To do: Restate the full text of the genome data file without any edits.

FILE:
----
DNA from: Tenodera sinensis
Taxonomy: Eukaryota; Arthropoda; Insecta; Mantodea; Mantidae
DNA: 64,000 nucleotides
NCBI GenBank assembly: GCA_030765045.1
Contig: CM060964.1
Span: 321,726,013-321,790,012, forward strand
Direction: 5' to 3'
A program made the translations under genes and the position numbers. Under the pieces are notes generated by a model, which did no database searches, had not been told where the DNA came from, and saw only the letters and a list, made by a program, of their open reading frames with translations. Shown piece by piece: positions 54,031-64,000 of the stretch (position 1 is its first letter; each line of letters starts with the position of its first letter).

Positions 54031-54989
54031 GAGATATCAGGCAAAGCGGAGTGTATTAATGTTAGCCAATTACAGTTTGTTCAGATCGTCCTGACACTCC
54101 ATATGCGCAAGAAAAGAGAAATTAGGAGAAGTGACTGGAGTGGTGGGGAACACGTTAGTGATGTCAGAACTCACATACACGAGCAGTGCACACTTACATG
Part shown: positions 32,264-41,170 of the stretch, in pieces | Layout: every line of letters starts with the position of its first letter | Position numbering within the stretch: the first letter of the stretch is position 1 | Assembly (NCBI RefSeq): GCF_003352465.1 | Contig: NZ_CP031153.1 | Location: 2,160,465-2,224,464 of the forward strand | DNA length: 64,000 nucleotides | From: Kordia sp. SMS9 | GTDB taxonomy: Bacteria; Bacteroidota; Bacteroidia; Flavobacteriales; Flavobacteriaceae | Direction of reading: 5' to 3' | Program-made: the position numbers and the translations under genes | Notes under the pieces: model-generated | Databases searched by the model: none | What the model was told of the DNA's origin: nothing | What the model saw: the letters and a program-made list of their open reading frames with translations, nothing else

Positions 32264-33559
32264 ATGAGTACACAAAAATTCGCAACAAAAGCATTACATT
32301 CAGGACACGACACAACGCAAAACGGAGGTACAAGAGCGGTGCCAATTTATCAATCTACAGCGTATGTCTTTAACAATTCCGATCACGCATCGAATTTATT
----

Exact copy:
DNA from: Tenodera sinensis
Taxonomy: Eukaryota; Arthropoda; Insecta; Mantodea; Mantidae
DNA: 64,000 nucleotides
NCBI GenBank assembly: GCA_030765045.1
Contig: CM060964.1
Span: 321,726,013-321,790,012, forward strand
Direction: 5' to 3'
A program made the translations under genes and the position numbers. Under the pieces are notes generated by a model, which did no database searches, had not been told where the DNA came from, and saw only the letters and a list, made by a program, of their open reading frames with translations. Shown piece by piece: positions 54,031-64,000 of the stretch (position 1 is its first letter; each line of letters starts with the position of its first letter).

Positions 54031-54989
54031 GAGATATCAGGCAAAGCGGAGTGTATTAATGTTAGCCAATTACAGTTTGTTCAGATCGTCCTGACACTCC
54101 ATATGCGCAAGAAAAGAGAAATTAGGAGAAGTGACTGGAGTGGTGGGGAACACGTTAGTGATGTCAGAACTCACATACACGAGCAGTGCACACTTACATG
Part shown: positions 32,264-41,170 of the stretch, in pieces | Layout: every line of letters starts with the position of its first letter | Position numbering within the stretch: the first letter of the stretch is position 1 | Assembly (NCBI RefSeq): GCF_003352465.1 | Contig: NZ_CP031153.1 | Location: 2,160,465-2,224,464 of the forward strand | DNA length: 64,000 nucleotides | From: Kordia sp. SMS9 | GTDB taxonomy: Bacteria; Bacteroidota; Bacteroidia; Flavobacteriales; Flavobacteriaceae | Direction of reading: 5' to 3' | Program-made: the position numbers and the translations under genes | Notes under the pieces: model-generated | Databases searched by the model: none | What the model was told of the DNA's origin: nothing | What the model saw: the letters and a program-made list of their open reading frames with translations, nothing else

Positions 32264-33559
32264 ATGAGTACACAAAAATTCGCAACAAAAGCATTACATT
32301 CAGGACACGACACAACGCAAAACGGAGGTACAAGAGCGGTGCCAATTTATCAATCTACAGCGTATGTCTTTAACAATTCCGATCACGCATCGAATTTATT